SEATTLE, Washington — Despite having one of the largest economies and militaries in the world, China is still considered to be a developing country. The gross national income still falls below the threshold of the $12,055 needed to be considered a developed country. While it’s not uncommon for developing countries to struggle to maintain a stable infrastructure, China still excels in the standards in the developed world where healthcare is concerned. As of 2011, China’s healthcare system covered more than 95% of the population. China implements its healthcare system through two primary healthcare initiatives: the National Health Commission and the Family Planning Commission.
As of 2018, China spent about 6.6% of its GDP on healthcare. The Government financed 28% of this, and insurance and donations covered 44%. There are three types of public health insurance: employment payroll taxes that provide urban employment-based insurance, voluntary urban residential insurance and insurance specific to rural residents. The government provides the latter two. As of 2016, the State Council, the highest order of the Chinese government’s executive sector, announced its plans to merge the last two types.
Trends In Healthcare
Over the past 60 years, the government’s continued efforts to make healthcare accessible has shifted trends within the demographic. High birth rates, high death rates and an abundance of infectious diseases have been replaced with low birth rates, low death rates and the prevalence of chronic diseases. Chronic diseases cause 85% of all deaths in China, holding 70% of the “disease burden.” This is a measure of the impact of disease based on cost, rate of death and rate of infection.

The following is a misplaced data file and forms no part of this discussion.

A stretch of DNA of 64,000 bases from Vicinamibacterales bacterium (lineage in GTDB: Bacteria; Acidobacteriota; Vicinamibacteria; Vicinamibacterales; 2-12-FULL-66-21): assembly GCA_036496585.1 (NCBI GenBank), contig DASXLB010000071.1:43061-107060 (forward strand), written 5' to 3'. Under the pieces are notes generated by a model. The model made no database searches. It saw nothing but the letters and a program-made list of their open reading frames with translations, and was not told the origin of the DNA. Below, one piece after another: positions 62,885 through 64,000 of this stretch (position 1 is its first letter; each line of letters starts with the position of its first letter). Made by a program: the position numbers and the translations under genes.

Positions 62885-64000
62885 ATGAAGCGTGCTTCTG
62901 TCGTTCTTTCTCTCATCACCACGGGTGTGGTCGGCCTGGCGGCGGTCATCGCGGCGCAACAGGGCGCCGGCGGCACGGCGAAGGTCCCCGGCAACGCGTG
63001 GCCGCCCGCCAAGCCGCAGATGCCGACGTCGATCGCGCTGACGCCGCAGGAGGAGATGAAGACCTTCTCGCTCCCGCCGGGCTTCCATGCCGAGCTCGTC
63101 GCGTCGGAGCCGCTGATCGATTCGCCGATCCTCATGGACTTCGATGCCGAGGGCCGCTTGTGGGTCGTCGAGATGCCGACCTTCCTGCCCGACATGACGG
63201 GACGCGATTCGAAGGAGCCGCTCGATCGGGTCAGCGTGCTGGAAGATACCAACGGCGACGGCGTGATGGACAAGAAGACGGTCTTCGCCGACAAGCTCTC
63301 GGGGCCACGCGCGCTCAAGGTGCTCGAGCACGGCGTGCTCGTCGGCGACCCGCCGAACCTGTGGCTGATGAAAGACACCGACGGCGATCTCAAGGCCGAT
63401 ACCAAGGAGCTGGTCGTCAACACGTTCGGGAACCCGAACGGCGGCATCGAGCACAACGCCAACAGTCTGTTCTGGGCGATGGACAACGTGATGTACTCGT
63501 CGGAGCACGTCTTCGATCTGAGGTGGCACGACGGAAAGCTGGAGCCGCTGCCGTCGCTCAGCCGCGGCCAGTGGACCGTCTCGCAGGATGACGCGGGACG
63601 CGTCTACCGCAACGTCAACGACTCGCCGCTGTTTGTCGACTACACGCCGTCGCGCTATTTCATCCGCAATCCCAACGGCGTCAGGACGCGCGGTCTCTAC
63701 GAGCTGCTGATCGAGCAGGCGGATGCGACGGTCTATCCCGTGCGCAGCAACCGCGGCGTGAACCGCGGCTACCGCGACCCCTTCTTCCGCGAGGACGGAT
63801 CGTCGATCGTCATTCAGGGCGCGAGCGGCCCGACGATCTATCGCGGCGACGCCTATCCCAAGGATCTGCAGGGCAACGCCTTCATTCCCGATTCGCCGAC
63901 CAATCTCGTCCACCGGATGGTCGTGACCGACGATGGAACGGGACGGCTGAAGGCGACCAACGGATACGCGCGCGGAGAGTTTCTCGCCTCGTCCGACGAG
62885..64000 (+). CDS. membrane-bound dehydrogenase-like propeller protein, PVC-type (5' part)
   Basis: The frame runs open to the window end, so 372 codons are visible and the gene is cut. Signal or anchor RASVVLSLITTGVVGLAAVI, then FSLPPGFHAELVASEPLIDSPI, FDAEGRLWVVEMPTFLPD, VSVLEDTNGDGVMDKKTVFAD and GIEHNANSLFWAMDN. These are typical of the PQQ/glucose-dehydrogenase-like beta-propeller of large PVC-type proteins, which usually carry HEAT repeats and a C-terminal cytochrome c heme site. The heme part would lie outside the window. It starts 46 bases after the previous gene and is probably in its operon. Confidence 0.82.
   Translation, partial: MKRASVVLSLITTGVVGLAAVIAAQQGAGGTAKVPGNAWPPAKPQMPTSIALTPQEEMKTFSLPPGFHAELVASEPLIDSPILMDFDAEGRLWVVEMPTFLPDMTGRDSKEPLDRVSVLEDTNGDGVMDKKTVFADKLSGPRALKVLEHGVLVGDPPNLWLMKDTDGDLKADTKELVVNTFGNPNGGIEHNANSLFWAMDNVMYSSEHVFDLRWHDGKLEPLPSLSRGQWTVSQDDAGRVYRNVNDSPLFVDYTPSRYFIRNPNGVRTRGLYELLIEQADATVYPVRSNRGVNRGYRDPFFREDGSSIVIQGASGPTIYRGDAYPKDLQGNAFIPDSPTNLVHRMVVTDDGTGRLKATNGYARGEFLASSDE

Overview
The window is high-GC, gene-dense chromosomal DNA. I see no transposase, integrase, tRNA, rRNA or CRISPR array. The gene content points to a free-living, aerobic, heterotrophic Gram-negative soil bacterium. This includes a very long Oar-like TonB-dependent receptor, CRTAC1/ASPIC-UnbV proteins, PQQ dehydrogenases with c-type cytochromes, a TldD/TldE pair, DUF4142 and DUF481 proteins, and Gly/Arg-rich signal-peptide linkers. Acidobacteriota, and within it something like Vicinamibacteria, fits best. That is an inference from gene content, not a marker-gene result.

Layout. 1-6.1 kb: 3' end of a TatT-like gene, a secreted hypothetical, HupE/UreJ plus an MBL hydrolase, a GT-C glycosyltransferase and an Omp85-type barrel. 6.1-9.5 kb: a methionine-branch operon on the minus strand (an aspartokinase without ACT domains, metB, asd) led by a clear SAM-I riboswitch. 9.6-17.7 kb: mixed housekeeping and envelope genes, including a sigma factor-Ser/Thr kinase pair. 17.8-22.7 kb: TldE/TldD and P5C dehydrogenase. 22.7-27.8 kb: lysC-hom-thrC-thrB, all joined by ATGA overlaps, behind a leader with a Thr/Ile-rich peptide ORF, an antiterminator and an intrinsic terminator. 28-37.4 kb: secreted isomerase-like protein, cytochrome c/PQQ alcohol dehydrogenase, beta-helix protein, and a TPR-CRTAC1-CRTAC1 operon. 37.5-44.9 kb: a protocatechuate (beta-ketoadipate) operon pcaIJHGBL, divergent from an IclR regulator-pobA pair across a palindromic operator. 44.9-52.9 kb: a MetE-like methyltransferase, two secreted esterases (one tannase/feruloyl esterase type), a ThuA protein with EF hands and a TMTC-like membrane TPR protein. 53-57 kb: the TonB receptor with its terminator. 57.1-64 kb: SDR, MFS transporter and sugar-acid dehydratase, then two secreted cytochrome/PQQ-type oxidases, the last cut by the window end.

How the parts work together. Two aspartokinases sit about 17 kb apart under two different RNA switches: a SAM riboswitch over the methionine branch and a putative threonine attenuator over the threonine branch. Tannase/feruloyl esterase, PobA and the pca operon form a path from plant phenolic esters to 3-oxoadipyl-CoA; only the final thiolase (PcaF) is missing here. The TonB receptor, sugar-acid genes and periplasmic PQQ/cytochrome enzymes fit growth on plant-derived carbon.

The decreased birth rate can be attributed to the One Child Policy, implemented by the Chinese Communist Party in 1980. This stemmed from the fear that overpopulation would be a massive drain on already scarce resources. Though repealed in 2015, the fertility rates have not yet recovered to what they were before the One-Child Policy.
Before 1949, during the first year of an infant’s life, the mortality rate was 20%. This rate grew to somewhere between 30-40% for the first five years of life. Tuberculosis, typhus and cholera were among the infectious diseases spreading through China at the time. Upon ascending to power, the Chinese Communist Party tried to remedy the failing healthcare system. However, substantial results would not be observable until 1965. Since then, life expectancy increased from 40 years to 70 years. The infant mortality rate is now one of the lowest in the world. As well, infectious diseases and drug addiction are now virtually nonexistent in China.
China’s healthcare system, if measured by accessibility and life expectancy, has been steadily improving since the Cultural Revolution. With China rising up as a powerhouse in the world, the further improvement of its infrastructure bodes well for its population. The nation has begun to graduate into “developed” standing, joining other prominent, wealthy world powers.
– Catherine Lin